Anger over the expat officers ‘doing China’s dirty work’
Published by The Mail on Sunday (11th August, 2019)
As the clashes between police and protesters grow fiercer and the number of arrests soars, there is fury over the leading role played by senior British officers in cracking down on pro-democracy protesters.
Activists accuse them of ‘doing China’s dirty work’ as they direct squads of heavily armed anti-riot police, then round up teenagers and young adults.
Three men – Chief Superintendent Rupert Dover, Chief Inspector David Jordan and Superintendent Justin Shave – have been targeted by activists for directing some of the most brutal operations by Hong Kong police. ‘These British officers enjoy freedom and democracy at home but beat up Hong Kongers who are fighting for the same things,’ said Joshua Wong, one of the most prominent activists.
Ch Insp Jordan was filmed giving orders in a ‘dispersal operation’ two weeks ago during a protest against police brutality. ‘Do it, do it,’ he tells an officer discussing how to seal off a street.
Police fired tear gas, rubber bullets, ‘sponge’ grenades and pepper spray, leading to numerous arrests and four casualties needing hospital treatment. Two days later, 44 people, including an airline pilot, a teacher and a teenage girl, were among the first batch of protesters charged with rioting, which can carry a ten-year jail sentence.
The following weekend, Ch Insp Jordan, a former Royal Navy officer who joined the force in 1992, was seen with Ch Supt Dover at Ma On Shan, where furious locals claimed officers illegally forced their way into a home as they tackled protesters targeting a police station.
Ch Insp Jordan has expressed surprise at the abuse he has received. But he told a reporter four years ago he was ‘fully committed’ to Hong Kong. ‘I have children born here who I wish to see have a fruitful and enjoyable childhood.’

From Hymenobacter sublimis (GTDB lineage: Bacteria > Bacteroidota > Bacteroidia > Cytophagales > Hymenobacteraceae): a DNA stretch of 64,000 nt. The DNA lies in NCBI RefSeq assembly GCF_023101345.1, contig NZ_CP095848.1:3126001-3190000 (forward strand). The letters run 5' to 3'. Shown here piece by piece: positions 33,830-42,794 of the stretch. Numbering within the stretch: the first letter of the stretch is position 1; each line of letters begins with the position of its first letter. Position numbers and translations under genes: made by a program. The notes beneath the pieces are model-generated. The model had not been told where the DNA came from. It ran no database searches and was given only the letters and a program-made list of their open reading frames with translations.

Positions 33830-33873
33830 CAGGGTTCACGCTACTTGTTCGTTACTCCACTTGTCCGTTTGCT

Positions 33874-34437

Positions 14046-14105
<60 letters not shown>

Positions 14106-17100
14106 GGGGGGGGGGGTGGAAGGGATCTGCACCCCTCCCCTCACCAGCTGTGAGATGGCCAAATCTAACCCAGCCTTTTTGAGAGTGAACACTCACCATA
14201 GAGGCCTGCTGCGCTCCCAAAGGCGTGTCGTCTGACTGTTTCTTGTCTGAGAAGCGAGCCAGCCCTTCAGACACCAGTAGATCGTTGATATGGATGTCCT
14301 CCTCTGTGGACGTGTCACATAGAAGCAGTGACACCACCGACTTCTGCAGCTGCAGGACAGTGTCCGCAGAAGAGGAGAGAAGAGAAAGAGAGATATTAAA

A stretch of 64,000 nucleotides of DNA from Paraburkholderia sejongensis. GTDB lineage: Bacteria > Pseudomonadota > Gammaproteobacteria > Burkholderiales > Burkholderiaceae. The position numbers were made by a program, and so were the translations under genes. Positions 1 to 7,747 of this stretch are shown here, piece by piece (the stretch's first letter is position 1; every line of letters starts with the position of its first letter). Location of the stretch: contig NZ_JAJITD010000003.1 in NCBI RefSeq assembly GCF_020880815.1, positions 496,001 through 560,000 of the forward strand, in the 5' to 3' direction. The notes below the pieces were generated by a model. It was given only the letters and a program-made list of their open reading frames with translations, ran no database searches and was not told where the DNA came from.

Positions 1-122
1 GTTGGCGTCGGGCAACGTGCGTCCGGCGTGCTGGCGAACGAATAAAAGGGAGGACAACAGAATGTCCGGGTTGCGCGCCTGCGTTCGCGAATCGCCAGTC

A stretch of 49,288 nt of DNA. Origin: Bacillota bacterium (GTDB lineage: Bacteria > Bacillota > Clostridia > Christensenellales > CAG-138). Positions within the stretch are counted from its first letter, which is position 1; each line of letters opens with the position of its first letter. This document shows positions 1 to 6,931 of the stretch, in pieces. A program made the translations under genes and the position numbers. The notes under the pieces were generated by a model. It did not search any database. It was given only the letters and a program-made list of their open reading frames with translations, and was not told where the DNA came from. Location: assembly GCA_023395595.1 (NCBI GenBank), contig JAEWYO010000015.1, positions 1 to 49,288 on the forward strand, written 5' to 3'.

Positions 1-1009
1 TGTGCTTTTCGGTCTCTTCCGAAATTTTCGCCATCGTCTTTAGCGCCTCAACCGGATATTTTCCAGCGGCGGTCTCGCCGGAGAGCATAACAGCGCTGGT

Ch Supt Dover, who attended public school in Bedfordshire before joining the Hong Kong police in 1988, was commended for his frontline work during previous unrest in 2014.
Supt Shave achieved notoriety early in the protests when he pointed and gave orders to fire tear gas as a pro-democracy politician approached police in a bid to urge a peaceful resolution.
The three officers’ personal details have been published online and they have been vilified on social media, targeted on ‘Wanted’ posters, and barracked at protests. Last night, another senior British officer was directing operations in Tai Po amid more confrontations with protesters and angry locals. When I approached him he turned his back, refused to give his identity and hastened away.
Neil Taylor, chairman of the Overseas Inspectors’ Association, said recently they had suffered an ordeal. ‘Their kids have been targeted at school by bullies, a wife was approached in a supermarket and abused. That cannot be pleasant.’
The trio are among 50 expats in the 32,000-strong force. They are the remnants of 900 such officers serving in 1997 when Hong Kong was handed back to China. Senior officers receive high salaries, with a chief superintendent earning £188,000 a year. The top rate of income tax is 17 per cent.
‘One key driver of protest has been anger at the police,’ said Johnny Patterson, director of London-based Hong Kong Watch. ‘Indiscriminate use of tear gas and rubber bullets is a breach of international human rights.’
A spokesman for Hong Kong police said violent attacks had ‘necessitated the use of minimum force by the police in accordance with international norms and their lawful duties.’